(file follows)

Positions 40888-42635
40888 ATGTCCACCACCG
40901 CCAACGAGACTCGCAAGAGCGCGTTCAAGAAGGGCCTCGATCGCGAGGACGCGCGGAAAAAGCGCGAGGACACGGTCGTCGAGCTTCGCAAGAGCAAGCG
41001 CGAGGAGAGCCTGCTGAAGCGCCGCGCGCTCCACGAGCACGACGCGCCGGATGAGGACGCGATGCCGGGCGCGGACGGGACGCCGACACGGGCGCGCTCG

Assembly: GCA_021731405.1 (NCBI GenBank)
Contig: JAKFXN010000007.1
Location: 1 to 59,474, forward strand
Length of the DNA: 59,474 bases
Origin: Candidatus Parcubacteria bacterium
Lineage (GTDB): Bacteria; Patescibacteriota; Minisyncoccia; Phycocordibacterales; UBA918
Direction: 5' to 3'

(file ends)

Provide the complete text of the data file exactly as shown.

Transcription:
Positions 40888-42635
40888 ATGTCCACCACCG
40901 CCAACGAGACTCGCAAGAGCGCGTTCAAGAAGGGCCTCGATCGCGAGGACGCGCGGAAAAAGCGCGAGGACACGGTCGTCGAGCTTCGCAAGAGCAAGCG
41001 CGAGGAGAGCCTGCTGAAGCGCCGCGCGCTCCACGAGCACGACGCGCCGGATGAGGACGCGATGCCGGGCGCGGACGGGACGCCGACACGGGCGCGCTCG

Assembly: GCA_021731405.1 (NCBI GenBank)
Contig: JAKFXN010000007.1
Location: 1 to 59,474, forward strand
Length of the DNA: 59,474 bases
Origin: Candidatus Parcubacteria bacterium
Lineage (GTDB): Bacteria; Patescibacteriota; Minisyncoccia; Phycocordibacterales; UBA918
Direction: 5' to 3'